Denali Brewing Company has released its Agave Gold in cans. You can find them at La Bodega in Anchorage, and other places around the state. La Bodega will also be holding a tasting titled "IPA in the USA"  at its Northern Lights location on Tuesday, July 5, at 5:15 pm.

At Grace Ridge Brewing in Homer, there are currently four beers on tap: Sadie Peak IPA, Oystercatcher Stout, Kayak Beach Blonde, and Otter Bay Alt.

Photo courtesy of Grace Ridge Brewing

Winterlong Brewing in Whitehorse has expanded its hours. It's now open noon to 6 PM, Wednesday thru Sunday.

That seems to be about it for news, so let's move on to reviews. All of my reviews this time are of beers I either drank in or brought back from Washington state, so they may not be available here in Alaska.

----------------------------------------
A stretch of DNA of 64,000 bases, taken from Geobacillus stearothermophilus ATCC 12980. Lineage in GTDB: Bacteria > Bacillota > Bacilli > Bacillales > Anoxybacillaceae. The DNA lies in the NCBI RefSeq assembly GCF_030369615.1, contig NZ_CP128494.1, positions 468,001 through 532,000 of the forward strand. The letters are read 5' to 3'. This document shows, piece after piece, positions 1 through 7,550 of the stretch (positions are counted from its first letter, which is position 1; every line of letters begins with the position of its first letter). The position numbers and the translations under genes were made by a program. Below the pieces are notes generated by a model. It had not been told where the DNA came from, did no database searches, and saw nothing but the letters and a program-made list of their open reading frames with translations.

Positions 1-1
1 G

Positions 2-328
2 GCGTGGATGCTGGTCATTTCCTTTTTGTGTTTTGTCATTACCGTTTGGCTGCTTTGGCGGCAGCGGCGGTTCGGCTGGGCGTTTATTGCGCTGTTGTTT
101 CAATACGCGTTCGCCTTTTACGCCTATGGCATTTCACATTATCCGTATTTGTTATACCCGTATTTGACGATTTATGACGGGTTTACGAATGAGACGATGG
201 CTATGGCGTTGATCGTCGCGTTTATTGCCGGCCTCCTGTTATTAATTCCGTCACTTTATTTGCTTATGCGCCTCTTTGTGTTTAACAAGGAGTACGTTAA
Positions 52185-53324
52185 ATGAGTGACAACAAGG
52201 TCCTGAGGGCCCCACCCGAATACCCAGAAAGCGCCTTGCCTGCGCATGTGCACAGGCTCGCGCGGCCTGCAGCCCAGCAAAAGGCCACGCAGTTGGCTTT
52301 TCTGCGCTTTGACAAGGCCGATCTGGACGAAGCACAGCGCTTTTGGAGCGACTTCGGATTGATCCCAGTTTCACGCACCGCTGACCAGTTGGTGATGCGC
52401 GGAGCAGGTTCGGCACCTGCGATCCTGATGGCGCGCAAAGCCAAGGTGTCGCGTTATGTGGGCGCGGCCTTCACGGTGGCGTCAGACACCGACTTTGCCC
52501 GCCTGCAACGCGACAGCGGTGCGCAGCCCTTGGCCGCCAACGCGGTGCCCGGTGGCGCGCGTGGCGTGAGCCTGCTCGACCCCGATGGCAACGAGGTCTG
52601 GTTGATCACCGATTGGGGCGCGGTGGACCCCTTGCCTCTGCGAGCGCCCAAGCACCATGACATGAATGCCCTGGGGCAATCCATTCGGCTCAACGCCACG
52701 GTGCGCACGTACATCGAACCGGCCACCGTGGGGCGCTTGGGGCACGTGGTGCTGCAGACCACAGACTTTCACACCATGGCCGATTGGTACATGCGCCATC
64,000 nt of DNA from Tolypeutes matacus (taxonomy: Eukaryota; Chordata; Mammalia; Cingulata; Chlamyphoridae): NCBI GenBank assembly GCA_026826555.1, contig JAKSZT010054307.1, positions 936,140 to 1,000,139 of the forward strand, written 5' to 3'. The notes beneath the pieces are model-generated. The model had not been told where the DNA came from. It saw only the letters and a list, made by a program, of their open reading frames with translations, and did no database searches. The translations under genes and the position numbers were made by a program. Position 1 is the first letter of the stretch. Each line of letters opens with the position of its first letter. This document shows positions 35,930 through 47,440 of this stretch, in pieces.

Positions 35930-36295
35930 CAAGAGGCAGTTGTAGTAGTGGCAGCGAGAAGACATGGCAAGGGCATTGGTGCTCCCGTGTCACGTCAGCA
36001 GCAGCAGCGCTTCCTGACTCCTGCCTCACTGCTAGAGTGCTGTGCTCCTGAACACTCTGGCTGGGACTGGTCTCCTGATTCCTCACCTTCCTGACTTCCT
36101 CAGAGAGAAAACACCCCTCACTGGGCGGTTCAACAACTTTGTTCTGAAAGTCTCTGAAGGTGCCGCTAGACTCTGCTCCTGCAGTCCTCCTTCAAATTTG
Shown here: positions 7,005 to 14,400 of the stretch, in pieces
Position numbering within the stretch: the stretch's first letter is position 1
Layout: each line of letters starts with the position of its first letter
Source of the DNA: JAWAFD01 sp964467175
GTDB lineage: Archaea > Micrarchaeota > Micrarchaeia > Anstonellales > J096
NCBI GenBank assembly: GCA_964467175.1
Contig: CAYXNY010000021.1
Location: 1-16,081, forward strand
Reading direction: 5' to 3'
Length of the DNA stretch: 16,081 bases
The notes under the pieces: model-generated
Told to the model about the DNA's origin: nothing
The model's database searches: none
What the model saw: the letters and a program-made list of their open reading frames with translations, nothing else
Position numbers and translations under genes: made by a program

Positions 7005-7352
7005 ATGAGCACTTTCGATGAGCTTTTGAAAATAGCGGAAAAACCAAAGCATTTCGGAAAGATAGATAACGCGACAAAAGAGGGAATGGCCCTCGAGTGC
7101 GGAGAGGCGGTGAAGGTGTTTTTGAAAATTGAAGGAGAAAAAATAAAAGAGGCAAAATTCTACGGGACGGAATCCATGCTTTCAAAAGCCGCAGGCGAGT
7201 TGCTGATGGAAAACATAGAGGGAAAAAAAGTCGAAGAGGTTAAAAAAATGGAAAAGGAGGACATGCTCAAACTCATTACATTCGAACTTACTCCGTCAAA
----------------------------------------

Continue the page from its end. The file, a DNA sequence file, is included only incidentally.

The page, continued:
PFriem Family Brewing's Belgian Strong Blonde Ale: It poured a clear gold with a huge white head. The aroma had both fruity and spicy notes from the Belgian yeast used. Carbonation was excellent, and the mouthfeel was good. On the palate there were some fruity notes, plus nice hop bitterness, very similar to Duvel, the classic example of this style. Overall, a very nice beer. 7.5% ABV, 30 IBUs.

Uinta Brewing's Hop Nosh IPA: It poured a clear copper color with a big off-white head. The nose had plenty of fresh American hops in it. Carbonation was good as was the mouthfeel. The initial bitter attack was good but not excessive, followed by a decent amount of hop flavor on the back end. A very balanced and drinkable IPA. 7.3% ABV, 82 IBUs.

Epic Brewing's Elder Brett (Release #10): It poured a clear gold with a small white head that dissipated to a collar. The aroma was nondescript, but with some slight notes of brett funk. Mouthfeel was light and the carbonation was good. On the palate the beer was quite dry and had quite a bit of brett tartness, enhanced by oak elements from the aging in wine barrels. No perceptible alcohol, despite the 9.4% ABV. Overall, a very well-made brett beer.